In the new Netflix docu-series Girls Incarcerated: Young and Locked Up, viewers are taken inside the walls of Madison Juvenile Correctional Facility — home to 170 “students” (not inmates) as they deal with the daily struggles of being a teenager behind bars. Despite the success it had on reforming young women, the maximum security center was shut down before the show premiered on the streaming platform.
According to the Madison Courier, the facility was closed last October because of the decreased number of female juvenile students while the state has seen an increase in the female adult offenders in the facility next door. “The move of students from the Madison facility could provide more space to house adult female offenders in the future if space is needed,” the publication stated.
This means that the girls were moved to Camp Summit Boot Camp in LaPorte, which will move its young male inmates to Pendleton Juvenile Correctional Facility. The closure is actually a good sign, as the Indiana Department of Correction has reportedly gone from 200 female juvenile students 10 years ago to just 40 in 2017.
In Girls Incarcerated, superintendent John Galipeau revealed he had been working with kids, like Briana Guerra and Najwa Pollard, for 20 years, and described the opportunities available at the center. “Madison is a maximum security facility that gets girls from all over the state. Their offenses range from small-time drug possessions, breaking and entering, armed robbery, aggravated assaults, and weapons charges,” he said in the first episode. “Most of the girls here, they’re not sentenced to do a certain amount of time, they’re sentenced to complete a program.”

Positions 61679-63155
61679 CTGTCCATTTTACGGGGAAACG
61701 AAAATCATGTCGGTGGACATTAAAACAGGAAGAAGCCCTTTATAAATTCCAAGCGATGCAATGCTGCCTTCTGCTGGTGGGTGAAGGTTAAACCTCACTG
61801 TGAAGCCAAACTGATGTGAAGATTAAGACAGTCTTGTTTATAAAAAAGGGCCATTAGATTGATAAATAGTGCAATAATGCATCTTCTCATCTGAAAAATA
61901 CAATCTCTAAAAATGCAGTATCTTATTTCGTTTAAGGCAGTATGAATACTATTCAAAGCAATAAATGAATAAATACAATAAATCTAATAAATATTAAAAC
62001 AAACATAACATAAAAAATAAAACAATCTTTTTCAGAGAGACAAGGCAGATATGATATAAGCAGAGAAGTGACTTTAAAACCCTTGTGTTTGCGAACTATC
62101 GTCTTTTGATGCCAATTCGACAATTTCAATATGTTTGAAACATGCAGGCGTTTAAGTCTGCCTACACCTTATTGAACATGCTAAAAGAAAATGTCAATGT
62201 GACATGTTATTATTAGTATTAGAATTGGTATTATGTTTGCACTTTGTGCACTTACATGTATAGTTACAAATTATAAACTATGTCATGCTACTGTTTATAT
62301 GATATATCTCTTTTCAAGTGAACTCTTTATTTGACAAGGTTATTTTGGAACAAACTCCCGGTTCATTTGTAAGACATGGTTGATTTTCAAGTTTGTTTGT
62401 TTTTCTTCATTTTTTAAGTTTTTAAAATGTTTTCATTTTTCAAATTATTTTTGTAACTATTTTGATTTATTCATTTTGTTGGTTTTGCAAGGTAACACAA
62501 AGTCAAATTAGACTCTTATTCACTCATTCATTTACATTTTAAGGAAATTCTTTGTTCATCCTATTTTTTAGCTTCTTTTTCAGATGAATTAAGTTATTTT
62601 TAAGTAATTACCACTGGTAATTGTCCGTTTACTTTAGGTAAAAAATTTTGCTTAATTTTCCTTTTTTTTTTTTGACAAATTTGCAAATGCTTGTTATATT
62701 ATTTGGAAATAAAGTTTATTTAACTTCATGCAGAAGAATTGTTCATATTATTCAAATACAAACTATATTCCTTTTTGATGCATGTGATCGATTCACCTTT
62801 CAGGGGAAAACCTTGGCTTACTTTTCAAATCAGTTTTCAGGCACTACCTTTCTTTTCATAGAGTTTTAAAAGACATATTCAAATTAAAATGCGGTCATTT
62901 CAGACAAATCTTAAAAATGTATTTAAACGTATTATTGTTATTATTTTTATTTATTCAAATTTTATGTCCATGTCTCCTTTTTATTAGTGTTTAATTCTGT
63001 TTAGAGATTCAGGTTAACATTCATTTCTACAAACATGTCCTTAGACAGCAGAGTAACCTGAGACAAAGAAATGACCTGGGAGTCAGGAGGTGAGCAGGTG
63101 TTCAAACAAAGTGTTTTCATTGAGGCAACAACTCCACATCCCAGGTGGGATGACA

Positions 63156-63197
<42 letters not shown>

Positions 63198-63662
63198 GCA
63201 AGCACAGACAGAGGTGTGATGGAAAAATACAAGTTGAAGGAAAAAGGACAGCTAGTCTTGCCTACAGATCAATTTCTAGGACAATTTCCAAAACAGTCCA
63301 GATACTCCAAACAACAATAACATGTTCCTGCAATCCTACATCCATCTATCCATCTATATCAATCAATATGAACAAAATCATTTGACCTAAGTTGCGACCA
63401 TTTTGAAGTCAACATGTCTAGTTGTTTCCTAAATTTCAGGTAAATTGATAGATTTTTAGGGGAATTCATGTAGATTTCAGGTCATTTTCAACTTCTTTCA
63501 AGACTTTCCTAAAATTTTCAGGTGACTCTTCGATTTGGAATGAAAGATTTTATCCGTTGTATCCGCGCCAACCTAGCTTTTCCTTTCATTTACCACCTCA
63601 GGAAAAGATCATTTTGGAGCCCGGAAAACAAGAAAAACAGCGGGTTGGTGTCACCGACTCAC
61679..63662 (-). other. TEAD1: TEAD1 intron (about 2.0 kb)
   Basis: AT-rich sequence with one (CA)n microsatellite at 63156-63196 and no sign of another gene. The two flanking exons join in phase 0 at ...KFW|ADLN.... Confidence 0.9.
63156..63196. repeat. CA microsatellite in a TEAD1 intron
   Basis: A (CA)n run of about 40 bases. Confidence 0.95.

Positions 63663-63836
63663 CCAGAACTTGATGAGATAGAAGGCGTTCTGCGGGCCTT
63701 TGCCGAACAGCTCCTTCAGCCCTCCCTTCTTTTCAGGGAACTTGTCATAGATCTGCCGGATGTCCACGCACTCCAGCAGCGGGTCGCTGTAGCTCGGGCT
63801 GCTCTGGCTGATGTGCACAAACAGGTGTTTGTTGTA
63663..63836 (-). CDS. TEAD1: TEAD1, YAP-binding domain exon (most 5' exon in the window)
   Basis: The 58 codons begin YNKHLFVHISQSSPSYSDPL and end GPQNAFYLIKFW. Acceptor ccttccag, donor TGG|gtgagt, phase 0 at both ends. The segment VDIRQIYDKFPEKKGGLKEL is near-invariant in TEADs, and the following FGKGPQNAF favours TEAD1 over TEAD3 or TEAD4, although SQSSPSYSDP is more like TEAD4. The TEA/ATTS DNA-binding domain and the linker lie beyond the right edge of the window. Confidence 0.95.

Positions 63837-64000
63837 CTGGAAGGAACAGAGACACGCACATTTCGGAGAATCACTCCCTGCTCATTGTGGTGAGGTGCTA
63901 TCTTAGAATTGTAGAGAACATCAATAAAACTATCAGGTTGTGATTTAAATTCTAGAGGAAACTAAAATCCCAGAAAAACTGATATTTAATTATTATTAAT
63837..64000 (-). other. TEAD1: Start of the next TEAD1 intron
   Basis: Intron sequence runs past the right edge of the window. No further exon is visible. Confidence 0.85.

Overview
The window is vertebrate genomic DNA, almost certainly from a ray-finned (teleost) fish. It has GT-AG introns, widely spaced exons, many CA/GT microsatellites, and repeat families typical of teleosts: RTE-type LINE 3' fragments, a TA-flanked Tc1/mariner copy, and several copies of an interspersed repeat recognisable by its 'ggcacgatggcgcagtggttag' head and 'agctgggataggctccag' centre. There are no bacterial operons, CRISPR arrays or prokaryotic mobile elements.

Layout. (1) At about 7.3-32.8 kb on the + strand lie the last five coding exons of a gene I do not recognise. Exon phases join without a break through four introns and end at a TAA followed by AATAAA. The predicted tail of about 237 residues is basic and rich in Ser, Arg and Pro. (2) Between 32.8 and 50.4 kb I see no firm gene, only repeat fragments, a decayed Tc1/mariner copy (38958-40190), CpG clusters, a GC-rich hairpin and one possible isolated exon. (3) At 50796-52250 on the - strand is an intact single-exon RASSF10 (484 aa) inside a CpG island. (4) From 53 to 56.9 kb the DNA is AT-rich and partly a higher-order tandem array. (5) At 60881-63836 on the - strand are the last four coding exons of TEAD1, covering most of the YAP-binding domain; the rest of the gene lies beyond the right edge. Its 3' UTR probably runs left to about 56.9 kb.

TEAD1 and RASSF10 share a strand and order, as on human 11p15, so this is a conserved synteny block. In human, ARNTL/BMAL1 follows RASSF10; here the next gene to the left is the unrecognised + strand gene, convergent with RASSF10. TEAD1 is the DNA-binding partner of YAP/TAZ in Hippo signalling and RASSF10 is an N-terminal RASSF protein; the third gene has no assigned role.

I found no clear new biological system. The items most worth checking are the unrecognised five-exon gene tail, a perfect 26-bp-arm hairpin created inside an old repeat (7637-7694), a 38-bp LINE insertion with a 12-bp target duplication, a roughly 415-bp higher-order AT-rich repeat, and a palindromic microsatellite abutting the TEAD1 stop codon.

Being a counselor, you never got to see the girls “on the outs” and I’m so thankful to see this girl flourish. Chrissy, I am SO PROUD of you. (And Steph– you too!) #GirlsIncarcerated pic.twitter.com/mRbcGkGZiA
— Jacie Minnick (@jacie_minnick) March 3, 2018
He continued, “They get an education, mental health treatment, substance abuse treatment. When we compare our statistics, nationally, with performance-based standards, math scores, reading scores, family contact, Madison comes out on top.”
And employees at the facility also enjoyed seeing the growth of the students over time. “The hardest part of the job is gaining the trust of the youth because most of them have never been able to trust the adults in their lives,” one employee wrote on the job review board Indeed. “The most enjoyable and rewarding part of my job is gaining the trust of the youth, watching the youth development and change their poor behavior into more positive behavior and attitude.” Another added, “It is a great place to work for. But you must have patience and a strong drive to help people.”
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